I chose to evaluate the Smithsonian, Tech, and Penn museums. Each site replicated a physical visit to the specific museum, and I found the diversity of topics between the three to be particularly enticing. The combination of similarities and differences between the sites allowed for better calculated analysis and comparison. Each site provided its own specific style of information while sharing in the common format of a virtual museum exhibit.
The website for the Smithsonian museum provides a multitude of information surrounding the various topics related to human evolution. An incredible number of areas are covered, with large sections being broken up into numerous subsections. The sheer volume of information available on the site allows for a standalone experience that is informative and insightful. Although there is a portion that details the typical pathways of an in-person visit, the site is generally geared toward a purely online experience. The information provided focuses on human evolution and characteristics at various stages of the progression. There are additional links for multimedia outlets as well as educational tools for teaching the available information.
It is difficult to claim the most important section of the website considering the extensive nature of the facts provided. Human evolution evidence is given a significant section of the site and contains a number of categories that are broken down to highly specified levels. The site offers extensive information on stone tools, from ancient options through the various stages of the Stone Age. Stone tools were discovered in various areas of the world, and the site gives informative mentions of items used in current-day Africa, Europe, and an Asian art collection. The website is mostly geared toward educated adults, with the possibility for some use by academic anthropologists. Each section contains vast amounts of information in text form and is likely to overwhelm most youths. Although the information is accurate and detailed, the site is centered on offering a vast scope rather than the minute details necessary for academic research. The site is quite effective in its transference of information and uses a combination of text, pictures and multimedia outlets. Navigation is made easy by the various large category tabs that break down into increasingly detailed subsections. Overall the site is a catch-all for information on human evolution, offering simple access to whatever level of detail the user desires. The site is simple while providing incredible depth, and there are few if any flaws to speak of.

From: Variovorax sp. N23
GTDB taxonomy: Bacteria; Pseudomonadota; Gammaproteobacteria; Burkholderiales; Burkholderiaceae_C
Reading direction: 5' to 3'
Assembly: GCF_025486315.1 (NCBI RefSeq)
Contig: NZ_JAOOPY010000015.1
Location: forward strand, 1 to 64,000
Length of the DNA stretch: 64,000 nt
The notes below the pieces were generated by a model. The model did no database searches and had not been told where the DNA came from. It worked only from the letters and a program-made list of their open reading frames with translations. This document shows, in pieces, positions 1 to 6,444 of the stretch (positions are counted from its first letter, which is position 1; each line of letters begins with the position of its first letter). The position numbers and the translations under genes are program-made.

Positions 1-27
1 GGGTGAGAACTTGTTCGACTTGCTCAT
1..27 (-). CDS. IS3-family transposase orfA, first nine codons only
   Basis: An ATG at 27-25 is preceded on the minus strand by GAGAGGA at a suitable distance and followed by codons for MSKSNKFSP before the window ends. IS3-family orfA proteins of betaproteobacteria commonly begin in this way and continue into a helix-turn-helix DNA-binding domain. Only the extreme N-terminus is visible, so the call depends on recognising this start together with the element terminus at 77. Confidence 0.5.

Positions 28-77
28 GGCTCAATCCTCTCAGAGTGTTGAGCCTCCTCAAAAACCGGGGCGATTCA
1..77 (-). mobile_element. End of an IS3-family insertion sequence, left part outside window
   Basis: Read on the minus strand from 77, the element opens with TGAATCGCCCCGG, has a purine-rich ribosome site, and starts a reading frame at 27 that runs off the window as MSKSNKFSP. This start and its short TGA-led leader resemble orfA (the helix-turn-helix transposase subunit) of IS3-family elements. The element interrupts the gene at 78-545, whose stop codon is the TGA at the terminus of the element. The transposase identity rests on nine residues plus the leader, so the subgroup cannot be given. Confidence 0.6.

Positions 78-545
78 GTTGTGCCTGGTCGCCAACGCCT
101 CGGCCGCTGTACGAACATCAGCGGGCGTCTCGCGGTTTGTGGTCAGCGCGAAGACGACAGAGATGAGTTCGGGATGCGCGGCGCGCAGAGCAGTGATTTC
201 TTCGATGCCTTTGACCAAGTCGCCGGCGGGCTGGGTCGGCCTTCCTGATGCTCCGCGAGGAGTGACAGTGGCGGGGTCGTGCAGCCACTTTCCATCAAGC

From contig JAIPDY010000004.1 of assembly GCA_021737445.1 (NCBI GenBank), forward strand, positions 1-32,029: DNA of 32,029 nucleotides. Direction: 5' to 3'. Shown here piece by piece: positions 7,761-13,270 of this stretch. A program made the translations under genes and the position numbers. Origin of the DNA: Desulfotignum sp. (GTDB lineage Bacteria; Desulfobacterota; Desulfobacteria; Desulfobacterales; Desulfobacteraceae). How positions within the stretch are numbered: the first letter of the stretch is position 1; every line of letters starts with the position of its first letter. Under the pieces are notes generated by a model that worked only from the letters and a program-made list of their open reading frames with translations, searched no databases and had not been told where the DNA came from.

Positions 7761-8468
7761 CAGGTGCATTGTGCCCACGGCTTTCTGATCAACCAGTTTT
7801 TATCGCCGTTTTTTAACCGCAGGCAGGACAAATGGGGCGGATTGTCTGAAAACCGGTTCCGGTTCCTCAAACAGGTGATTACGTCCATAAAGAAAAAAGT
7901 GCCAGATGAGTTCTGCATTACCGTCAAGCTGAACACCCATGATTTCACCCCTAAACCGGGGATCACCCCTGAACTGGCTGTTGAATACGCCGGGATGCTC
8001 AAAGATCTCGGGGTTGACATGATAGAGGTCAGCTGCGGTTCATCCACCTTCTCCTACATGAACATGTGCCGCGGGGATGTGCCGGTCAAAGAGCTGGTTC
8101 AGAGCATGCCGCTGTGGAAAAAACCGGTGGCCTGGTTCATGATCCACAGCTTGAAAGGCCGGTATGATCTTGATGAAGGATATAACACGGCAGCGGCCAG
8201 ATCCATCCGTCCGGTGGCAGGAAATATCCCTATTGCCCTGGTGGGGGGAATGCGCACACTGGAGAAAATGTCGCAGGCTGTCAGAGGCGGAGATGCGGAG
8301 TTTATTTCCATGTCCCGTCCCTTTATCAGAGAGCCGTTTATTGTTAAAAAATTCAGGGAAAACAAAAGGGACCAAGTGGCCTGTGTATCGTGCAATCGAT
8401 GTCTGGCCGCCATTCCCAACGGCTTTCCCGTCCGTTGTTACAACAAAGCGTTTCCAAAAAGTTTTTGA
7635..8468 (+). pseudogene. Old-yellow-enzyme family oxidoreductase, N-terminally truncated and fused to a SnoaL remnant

The online home of the Penn Museum gives its visitors additional information about the various exhibitions on display at the museum's physical location. Although there is a vast amount of available information, the site is meant to be an accompaniment to an in-person visit. All sections of the site are matched with exhibits on display at the museum itself, and the amount of information given for each section varies depending on the magnitude of the physical portion. The site offers information on ancient artifacts from various regions of the world, with the most sections falling in the history of the Egyptian realm. An exhibit on Egyptian royal architecture is a pride of the museum, displaying items from the palace of Pharaoh Merenptah. The palace is dated from 1203 to 1214 BCE and was located at the city of Memphis in Lower Egypt.
Both children and educated adults are encouraged to investigate the various avenues of the website and physical museum. Although the information is generally provided in standard text form, there are a number of sections and videos specifically tailored to younger audiences. Pictures accompany all of the exhibition sections to give the viewer an idea of the type of items physically on display at the museum. Although the site may provide some background information of use to academic scholars, the level of detail is likely not specific enough for significant usage.